The following article appears in the 2018 edition of the Marine Mammal Institute newsletter. Written by Barb Lagerquist, Senior Faculty Research Assistant.

Gray whale viewing off the Oregon coast has been fantastic this fall, and twice I’ve been able to regale visiting family with close-up views of flukes and flippers without even leaving shore. My relatives were thrilled to watch gray whales feeding among the rocks off Yaquina Head and look down on them in the kelp at Cape Foulweather. My cousin asked me if these whales live here year-round. My answer: “No, not usually, but sometimes!”

The gray whales we see on the Oregon coast in the summer are part of the Pacific Coast Feeding Group (PCFG), about 200 gray whales that don’t follow the rest of the Eastern Pacific gray whales to the Arctic. Instead, this small group spends its summer and fall feeding in the Pacific Northwest (PNW), from northern California to Southeast Alaska. They feed in very shallow water along our coast, eating mysid shrimp, amphipods, and even ghost shrimp in tidal flats, sucking up these prey items and straining out the water and bottom sediment through their coarse baleen plates. In the winter, they migrate to calving and breeding lagoons along the west coast of Baja California, Mexico. The nearshore habit of these whales exposes them to things that could put them at risk, such as fishing gear, vessel traffic, marine energy development, naval activities, and even cultural hunting by the Native American Makah Tribe on Washington’s Olympic Peninsula. 

In 2009, the Whale Telemetry Group was funded by the International Whaling Commission and two Russian oil companies (Sakhalin Energy and Exxon Neftgas Limited) to tag PCFG gray whales to better understand their summer/fall distribution and movements. Our successful study would demonstrate that our tagging technology was feasible for our “abundant” gray whales before tagging critically endangered Western gray whales found in the Sea of Okhotsk, Russia. Tagging of PCFG gray whales continued in 2012 and 2013 with funding from the US Navy to determine gray whale use of Navy training ranges along the West Coast.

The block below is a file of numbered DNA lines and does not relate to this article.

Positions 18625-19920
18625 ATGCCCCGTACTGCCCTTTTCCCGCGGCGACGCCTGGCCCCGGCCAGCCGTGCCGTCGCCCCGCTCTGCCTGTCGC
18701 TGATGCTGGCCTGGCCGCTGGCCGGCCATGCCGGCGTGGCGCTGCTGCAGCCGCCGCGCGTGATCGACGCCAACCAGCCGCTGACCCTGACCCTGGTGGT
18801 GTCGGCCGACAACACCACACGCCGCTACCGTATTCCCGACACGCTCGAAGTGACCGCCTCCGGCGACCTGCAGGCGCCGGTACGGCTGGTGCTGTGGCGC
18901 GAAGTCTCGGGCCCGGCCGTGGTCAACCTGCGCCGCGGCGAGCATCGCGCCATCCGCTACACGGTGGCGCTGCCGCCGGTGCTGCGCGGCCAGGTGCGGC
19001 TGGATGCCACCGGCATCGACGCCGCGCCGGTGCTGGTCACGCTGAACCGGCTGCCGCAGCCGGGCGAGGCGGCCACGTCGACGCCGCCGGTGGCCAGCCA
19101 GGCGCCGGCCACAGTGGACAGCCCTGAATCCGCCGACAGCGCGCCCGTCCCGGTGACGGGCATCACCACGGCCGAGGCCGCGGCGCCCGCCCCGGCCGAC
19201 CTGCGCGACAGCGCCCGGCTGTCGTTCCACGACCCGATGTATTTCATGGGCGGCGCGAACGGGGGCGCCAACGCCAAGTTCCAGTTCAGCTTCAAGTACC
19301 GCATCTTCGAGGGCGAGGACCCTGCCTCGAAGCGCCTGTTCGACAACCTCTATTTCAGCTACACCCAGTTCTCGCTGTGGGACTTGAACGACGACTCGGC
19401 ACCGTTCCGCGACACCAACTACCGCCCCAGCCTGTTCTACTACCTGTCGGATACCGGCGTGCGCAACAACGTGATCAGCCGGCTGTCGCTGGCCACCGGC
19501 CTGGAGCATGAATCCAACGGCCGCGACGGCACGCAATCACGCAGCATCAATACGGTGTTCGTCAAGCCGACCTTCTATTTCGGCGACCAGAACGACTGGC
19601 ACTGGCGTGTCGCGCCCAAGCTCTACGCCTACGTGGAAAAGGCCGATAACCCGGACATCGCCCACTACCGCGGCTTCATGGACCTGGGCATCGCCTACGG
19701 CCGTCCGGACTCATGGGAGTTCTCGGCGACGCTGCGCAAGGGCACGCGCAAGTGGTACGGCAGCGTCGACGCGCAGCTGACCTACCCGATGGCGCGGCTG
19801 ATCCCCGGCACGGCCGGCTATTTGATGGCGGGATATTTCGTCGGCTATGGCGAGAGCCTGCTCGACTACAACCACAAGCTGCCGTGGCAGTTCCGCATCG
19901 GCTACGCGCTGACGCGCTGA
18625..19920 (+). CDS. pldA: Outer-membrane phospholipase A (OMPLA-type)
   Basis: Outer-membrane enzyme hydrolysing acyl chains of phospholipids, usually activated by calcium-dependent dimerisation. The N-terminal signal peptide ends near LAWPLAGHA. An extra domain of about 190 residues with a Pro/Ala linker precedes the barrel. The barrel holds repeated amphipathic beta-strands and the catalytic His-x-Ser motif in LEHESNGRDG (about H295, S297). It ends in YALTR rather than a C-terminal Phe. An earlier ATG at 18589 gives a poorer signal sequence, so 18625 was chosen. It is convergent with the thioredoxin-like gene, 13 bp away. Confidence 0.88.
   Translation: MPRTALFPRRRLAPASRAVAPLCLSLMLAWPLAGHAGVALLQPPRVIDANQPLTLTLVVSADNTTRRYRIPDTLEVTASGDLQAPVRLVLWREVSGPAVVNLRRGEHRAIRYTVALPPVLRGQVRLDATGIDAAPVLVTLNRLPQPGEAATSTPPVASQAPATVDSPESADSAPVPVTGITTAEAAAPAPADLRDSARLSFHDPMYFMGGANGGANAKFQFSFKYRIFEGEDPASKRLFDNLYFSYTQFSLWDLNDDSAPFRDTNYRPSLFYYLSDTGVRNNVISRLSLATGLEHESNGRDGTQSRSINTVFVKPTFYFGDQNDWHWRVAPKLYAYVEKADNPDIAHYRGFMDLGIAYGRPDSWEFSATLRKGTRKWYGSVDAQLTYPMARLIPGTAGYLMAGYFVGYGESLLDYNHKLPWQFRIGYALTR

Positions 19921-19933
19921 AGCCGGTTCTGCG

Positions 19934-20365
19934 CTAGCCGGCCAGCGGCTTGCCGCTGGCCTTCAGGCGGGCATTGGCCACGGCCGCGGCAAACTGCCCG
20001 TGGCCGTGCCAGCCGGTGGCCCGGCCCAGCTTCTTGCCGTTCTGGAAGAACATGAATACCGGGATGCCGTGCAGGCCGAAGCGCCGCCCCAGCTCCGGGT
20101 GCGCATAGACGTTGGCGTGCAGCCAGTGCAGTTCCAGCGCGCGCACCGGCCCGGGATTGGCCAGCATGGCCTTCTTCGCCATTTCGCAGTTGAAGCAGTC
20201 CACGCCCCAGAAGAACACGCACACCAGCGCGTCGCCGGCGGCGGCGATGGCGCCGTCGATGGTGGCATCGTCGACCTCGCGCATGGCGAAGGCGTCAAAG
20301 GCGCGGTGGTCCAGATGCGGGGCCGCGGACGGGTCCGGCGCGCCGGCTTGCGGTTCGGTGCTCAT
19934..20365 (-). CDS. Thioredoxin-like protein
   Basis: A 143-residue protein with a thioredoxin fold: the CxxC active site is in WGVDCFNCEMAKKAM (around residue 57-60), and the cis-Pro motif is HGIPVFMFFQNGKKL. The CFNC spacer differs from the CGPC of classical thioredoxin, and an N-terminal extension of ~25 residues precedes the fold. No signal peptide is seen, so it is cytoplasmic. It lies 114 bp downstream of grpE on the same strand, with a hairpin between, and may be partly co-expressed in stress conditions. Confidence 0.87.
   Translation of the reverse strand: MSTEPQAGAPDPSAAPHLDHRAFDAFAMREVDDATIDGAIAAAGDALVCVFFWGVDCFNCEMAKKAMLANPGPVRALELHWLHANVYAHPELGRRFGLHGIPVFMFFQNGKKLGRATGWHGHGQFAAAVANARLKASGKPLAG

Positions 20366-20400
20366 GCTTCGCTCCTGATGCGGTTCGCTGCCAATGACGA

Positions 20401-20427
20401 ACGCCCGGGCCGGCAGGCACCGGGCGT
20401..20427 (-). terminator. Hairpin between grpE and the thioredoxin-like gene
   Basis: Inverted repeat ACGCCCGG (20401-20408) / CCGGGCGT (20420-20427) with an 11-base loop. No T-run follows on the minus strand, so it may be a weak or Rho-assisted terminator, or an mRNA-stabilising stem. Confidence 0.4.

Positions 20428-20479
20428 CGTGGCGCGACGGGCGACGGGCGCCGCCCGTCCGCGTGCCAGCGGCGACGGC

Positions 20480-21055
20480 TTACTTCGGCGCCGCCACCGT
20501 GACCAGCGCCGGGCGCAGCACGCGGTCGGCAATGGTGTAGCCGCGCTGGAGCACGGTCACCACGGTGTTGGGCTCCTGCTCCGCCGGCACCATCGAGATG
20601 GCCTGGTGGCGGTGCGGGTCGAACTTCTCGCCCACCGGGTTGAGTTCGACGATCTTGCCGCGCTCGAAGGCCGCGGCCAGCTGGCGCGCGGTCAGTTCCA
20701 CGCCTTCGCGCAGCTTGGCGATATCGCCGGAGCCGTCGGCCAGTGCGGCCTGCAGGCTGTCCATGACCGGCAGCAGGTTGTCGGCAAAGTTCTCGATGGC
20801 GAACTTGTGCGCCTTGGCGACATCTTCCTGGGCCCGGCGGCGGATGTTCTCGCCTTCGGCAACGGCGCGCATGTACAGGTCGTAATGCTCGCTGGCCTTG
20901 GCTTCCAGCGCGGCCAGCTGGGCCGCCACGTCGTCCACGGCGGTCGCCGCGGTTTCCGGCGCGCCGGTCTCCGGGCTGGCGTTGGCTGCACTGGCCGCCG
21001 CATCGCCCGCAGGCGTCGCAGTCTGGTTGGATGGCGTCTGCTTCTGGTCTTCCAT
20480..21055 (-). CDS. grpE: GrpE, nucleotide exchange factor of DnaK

In all, we tagged 35 PCFG gray whales with satellite tags, 12 off central Oregon and 23 off northern California (near Crescent City). Tracking periods ranged from 3 to 383 days (the average was 119 days), with total travel distances ranging from 42 to 7,222 miles. Eighteen whales migrated to Mexico during their tracking periods, all of them going to Ojo de Liebre Lagoon, the northernmost breeding and calving lagoon for gray whales on the west coast of Baja California. 

One particularly notable whale was a male tagged off Newport, Oregon, on 2 September 2009. This whale (#831) was tracked for more than a year, during which it, amazingly, never left the PNW. This was the first documentation of a gray whale not migrating south to Mexico for the winter. It remained off the northern California coast all fall and winter, from September to April. The animal spent the spring and early summer moving between the central and southern Oregon coast, finally settling off Cape Blanco, southern Oregon, for 66 days until the end of its track on 21 September 2010, 383 days after tagging. So back to my cousin’s question, “Do they stay here year-round?” Most don’t, but some do… sort of. It depends on what you mean by “here.” Whale #831 definitely stayed in the PNW year-round, but it certainly didn’t stay put in one small area during that time. 

To get a better handle on where gray whales spend time in the PNW during their summer/fall feeding season, we determined areas of intensive use by individuals called core areas. When core areas for all whales are mapped together they show that the areas of highest use (or “hot spots”) for gray whales are the southern Washington coast, the central Oregon coast, and especially the northern California coast, where core areas for 15 whales overlapped (see figures).